On the Trail of Ancient Man

This is a forum for trip reports that pre-date the Portland Hikers forum, trail photos from pre-digital era, or any other discussions that focus on trail history.
User avatar
drm
Posts: 4968
Joined: May 28th, 2008, 10:03 pm
Location: The Dalles, OR
Contact:

Re: On the Trail of Ancient Man

Post by drm » April 19th, 2016, 12:14 pm

windmtnpete wrote:However, I just wonder what kind of world this would be if not for the power generated from the dams in the northwest. Would we have won World War II if not for the ship building in Puget Sound? The factories that built the weapons of war all depended on that power. The dams were perhaps the reason we don't all speak Japanese now. It would certainly be a much different Japan than what we see today..... it would be a much different world today if not for these dams.
Only two or three dams in the PNW were completed prior to WWII. I can't say how much harder it would have been to power the area with fossil fuels, but am pretty sure that the Japanese would not have occupied the West Coast. They really had no desire to. They wanted to push us back to Hawaii and leave the western Pacific to them. The same thing that China wants to do now. I've read that China has a goal of pushing the US Navy out of the western Pacific to Hawaii by mid-century, though of course they would never admit to that.

What dams have done is to provide cheap power, easy irrigation, and flood control. Undoubtedly the latter two have saved hundreds of thousands if not millions of lives. Did people even understand the impact on salmon back then? Many smaller dams that may have been locally important a century ago are now being removed, but I doubt the large dams on the Columbia or Snake River will come down until such time as solar (with adequate storage) becomes mainstream.

User avatar
forester
Posts: 323
Joined: March 21st, 2012, 9:03 am
Location: Southern Oregon
Contact:

Re: On the Trail of Ancient Man

Post by forester » May 13th, 2016, 6:37 am

I wonder if Woody Guthrie might change a few lyrics on his Dam building songs if he knew what damage those damn dams created?
Whenever I have to do heavy duty yard work (clearing blackberry bushes on a steep slope behind the house...), I always end up listening to Woody Guthrie for whatever reason (or Rage Against the Machine when shtf). When those dam songs come on, I think the same thing as what you posted.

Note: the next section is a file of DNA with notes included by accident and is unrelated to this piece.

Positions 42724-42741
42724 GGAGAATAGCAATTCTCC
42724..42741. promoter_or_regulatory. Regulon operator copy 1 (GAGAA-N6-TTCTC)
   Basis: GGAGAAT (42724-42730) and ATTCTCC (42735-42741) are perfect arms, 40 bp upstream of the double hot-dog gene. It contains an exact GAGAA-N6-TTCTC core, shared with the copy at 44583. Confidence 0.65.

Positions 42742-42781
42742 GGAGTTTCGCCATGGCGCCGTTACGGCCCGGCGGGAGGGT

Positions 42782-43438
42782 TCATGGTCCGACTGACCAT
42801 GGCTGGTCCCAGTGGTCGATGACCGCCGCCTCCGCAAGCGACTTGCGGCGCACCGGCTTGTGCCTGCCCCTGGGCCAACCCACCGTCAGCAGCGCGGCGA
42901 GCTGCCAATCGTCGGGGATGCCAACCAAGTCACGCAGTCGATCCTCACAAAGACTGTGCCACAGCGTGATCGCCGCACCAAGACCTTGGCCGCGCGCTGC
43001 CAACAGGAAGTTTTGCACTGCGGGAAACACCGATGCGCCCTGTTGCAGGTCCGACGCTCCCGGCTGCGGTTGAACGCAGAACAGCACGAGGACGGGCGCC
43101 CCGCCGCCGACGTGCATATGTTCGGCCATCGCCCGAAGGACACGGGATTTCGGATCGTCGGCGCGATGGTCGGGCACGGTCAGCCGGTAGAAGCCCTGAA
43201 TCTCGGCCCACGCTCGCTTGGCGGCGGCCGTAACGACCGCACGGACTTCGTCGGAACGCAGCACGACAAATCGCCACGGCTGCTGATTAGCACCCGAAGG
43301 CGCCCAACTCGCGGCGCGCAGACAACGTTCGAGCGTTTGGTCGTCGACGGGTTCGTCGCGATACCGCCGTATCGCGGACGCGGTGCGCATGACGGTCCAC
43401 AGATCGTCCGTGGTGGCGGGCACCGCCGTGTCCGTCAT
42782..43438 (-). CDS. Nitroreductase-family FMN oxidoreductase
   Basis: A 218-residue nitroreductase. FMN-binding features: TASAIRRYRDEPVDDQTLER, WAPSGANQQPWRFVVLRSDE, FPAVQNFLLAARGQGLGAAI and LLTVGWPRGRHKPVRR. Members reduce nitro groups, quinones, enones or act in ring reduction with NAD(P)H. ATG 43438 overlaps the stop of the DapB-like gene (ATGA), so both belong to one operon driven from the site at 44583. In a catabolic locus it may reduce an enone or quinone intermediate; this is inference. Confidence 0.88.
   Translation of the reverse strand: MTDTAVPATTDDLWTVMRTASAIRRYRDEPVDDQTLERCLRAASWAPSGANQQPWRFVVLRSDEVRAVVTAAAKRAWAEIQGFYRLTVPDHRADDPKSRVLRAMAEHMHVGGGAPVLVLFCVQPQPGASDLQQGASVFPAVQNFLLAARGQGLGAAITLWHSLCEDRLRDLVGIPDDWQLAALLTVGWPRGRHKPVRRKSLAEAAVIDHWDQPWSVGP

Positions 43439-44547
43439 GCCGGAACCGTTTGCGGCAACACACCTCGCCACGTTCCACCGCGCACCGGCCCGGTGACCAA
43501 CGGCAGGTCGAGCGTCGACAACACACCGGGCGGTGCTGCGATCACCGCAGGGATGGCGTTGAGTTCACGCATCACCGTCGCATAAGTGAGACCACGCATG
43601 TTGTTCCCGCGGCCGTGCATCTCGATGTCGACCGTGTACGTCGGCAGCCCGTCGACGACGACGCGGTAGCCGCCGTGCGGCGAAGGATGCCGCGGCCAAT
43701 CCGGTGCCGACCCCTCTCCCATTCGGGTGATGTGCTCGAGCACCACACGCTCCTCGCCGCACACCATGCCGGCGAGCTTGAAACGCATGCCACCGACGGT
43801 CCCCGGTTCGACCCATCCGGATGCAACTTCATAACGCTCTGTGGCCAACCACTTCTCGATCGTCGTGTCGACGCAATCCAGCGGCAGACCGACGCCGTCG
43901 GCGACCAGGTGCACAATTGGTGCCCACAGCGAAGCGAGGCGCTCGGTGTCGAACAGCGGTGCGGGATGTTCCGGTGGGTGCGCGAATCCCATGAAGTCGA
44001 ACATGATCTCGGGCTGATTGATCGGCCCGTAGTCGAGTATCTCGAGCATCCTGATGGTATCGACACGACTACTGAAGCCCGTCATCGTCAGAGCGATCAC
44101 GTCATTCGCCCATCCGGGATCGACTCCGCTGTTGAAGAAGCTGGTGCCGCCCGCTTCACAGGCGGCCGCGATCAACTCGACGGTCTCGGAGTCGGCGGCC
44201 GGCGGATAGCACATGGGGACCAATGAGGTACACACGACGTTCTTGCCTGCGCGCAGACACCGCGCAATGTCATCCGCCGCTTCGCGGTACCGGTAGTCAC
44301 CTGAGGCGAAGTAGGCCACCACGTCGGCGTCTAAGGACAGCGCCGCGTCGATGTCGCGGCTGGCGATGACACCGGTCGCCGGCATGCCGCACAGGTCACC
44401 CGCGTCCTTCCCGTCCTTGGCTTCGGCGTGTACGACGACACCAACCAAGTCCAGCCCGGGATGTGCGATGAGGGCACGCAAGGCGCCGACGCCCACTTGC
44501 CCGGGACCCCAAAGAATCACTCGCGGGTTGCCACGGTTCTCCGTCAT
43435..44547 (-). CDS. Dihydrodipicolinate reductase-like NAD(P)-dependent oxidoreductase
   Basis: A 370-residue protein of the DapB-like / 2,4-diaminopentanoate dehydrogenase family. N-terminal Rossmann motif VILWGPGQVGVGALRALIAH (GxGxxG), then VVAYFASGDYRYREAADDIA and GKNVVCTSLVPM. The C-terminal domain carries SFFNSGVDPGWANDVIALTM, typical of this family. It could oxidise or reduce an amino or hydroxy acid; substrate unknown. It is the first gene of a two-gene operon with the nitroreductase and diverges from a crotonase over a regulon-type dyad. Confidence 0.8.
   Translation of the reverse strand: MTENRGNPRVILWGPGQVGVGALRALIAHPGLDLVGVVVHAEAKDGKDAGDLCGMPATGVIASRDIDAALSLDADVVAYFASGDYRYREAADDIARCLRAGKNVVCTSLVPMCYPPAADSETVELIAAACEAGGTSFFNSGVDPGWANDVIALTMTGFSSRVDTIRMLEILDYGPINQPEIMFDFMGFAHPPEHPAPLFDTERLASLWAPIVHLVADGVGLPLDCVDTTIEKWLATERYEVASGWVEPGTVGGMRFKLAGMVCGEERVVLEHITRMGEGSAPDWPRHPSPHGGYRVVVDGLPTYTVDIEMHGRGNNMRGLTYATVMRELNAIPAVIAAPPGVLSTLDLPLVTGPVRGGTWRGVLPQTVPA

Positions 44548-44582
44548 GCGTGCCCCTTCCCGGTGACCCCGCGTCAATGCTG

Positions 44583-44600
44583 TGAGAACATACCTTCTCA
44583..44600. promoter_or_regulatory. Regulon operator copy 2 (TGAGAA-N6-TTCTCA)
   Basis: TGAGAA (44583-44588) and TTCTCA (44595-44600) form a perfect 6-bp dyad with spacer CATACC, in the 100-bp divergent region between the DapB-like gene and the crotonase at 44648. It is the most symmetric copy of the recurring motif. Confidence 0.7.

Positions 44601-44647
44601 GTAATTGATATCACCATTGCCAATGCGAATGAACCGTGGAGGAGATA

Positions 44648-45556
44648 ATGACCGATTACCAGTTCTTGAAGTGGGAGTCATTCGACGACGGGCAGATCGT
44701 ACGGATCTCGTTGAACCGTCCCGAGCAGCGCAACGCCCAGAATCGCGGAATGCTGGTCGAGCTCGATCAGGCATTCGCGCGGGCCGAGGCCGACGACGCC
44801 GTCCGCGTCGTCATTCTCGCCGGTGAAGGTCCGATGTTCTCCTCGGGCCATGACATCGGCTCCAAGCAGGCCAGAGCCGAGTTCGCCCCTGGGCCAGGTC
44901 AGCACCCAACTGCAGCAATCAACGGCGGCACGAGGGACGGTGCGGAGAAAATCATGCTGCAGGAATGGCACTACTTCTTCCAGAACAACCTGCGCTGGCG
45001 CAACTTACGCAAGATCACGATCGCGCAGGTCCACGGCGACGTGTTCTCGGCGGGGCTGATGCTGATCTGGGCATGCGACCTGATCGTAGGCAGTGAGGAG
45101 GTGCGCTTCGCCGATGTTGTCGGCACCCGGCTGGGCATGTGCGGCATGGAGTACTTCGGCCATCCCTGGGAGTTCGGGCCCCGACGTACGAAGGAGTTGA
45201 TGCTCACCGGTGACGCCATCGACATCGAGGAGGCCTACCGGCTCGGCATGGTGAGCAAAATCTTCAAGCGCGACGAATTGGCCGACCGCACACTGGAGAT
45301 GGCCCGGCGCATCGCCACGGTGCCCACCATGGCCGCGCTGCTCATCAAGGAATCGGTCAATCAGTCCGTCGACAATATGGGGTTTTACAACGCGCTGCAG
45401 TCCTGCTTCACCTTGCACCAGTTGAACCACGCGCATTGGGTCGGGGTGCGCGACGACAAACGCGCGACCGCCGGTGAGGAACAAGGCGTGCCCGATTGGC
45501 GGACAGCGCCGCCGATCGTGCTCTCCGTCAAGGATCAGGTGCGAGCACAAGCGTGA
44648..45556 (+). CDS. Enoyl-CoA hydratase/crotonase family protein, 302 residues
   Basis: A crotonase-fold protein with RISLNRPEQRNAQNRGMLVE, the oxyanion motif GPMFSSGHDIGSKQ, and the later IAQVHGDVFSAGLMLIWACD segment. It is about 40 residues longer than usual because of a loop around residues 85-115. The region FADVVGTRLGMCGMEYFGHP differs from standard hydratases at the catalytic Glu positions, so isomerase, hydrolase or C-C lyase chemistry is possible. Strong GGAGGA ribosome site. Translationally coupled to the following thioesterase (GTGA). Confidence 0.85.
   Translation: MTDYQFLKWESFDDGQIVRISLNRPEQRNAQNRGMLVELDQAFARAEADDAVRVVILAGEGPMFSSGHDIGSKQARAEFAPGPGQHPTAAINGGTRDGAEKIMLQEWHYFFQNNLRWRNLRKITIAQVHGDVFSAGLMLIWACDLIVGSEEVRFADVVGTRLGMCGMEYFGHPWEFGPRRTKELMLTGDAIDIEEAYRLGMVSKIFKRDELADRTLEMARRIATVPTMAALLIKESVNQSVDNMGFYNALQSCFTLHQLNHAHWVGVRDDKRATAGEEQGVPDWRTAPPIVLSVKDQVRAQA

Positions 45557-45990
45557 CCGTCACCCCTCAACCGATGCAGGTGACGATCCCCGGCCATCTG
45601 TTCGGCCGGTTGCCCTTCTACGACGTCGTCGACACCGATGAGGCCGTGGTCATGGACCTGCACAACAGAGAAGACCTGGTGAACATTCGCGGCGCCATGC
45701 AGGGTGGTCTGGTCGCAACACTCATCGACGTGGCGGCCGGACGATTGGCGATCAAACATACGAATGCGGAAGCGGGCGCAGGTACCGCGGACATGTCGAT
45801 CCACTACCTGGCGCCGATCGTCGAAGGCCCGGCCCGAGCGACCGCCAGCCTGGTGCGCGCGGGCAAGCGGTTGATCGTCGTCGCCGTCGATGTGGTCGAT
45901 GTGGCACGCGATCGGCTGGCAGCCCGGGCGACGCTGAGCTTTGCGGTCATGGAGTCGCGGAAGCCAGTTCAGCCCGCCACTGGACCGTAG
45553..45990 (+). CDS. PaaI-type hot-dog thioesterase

User avatar
windmtnpete
Posts: 188
Joined: January 28th, 2012, 4:19 pm
Location: Nelson, BC Canada

Re: On the Trail of Ancient Man

Post by windmtnpete » May 22nd, 2016, 7:09 am

forester wrote:
I wonder if Woody Guthrie might change a few lyrics on his Dam building songs if he knew what damage those damn dams created?
Whenever I have to do heavy duty yard work (clearing blackberry bushes on a steep slope behind the house...), I always end up listening to Woody Guthrie for whatever reason (or Rage Against the Machine when shtf). When those dam songs come on, I think the same thing as what you posted.
It's like being a Monday morning quarterback now (coulda, shoulda, woulda). It's important to remember what people were faced with back then..... survival. History reveals that there was a major power shortage in Tacoma about 10 years prior to WWII. In 1934 "the new deal" set up the larger projects (Bonneville and Grand Coulee) and Bonneville was online by 1937, GC by 1942. These power sources certainly helped in the war effort.

However, there were other issues that were ignored (spawning salmon and displacing many native tribal peoples when their ancestral lands were partially flooded)..... otherwise these dams might be considered a complete success.
“Not all who wander are lost.”

― J.R.R. Tolkien

User avatar
kepPNW
Posts: 6281
Joined: June 21st, 2012, 9:55 am
Location: Salmon Creek

Re: On the Trail of Ancient Man

Post by kepPNW » May 22nd, 2016, 7:34 am

windmtnpete wrote:However, there were other issues that were ignored (spawning salmon and displacing many native tribal peoples when their ancestral lands were partially flooded)..... otherwise these dams might be considered a complete success.
As long as Celilo Falls is underwater, it's wanton environmental vandalism of the highest order.
Karl
Back on the trail, again...

(Photos · PortlandHikers)

User avatar
windmtnpete
Posts: 188
Joined: January 28th, 2012, 4:19 pm
Location: Nelson, BC Canada

Re: On the Trail of Ancient Man

Post by windmtnpete » May 24th, 2016, 6:47 am

kepPNW wrote:
windmtnpete wrote:However, there were other issues that were ignored (spawning salmon and displacing many native tribal peoples when their ancestral lands were partially flooded)..... otherwise these dams might be considered a complete success.
As long as Celilo Falls is underwater, it's wanton environmental vandalism of the highest order.

Not only a crime against the environment, it was a crime against humanity. I can't imagine the sense of loss experienced by the native tribal peoples in the area. This is a painful scar on the landscape AND the people... something that will never be undone.

I'm just glad they recently took down the American flag on The Dalles dam.... such hypocrisy considering the crimes the dam inflicted upon the area. However, America continues to drift further and further away from democracy and closer and closer to it's primary imperialistic place in the world.
“Not all who wander are lost.”

― J.R.R. Tolkien

Post Reply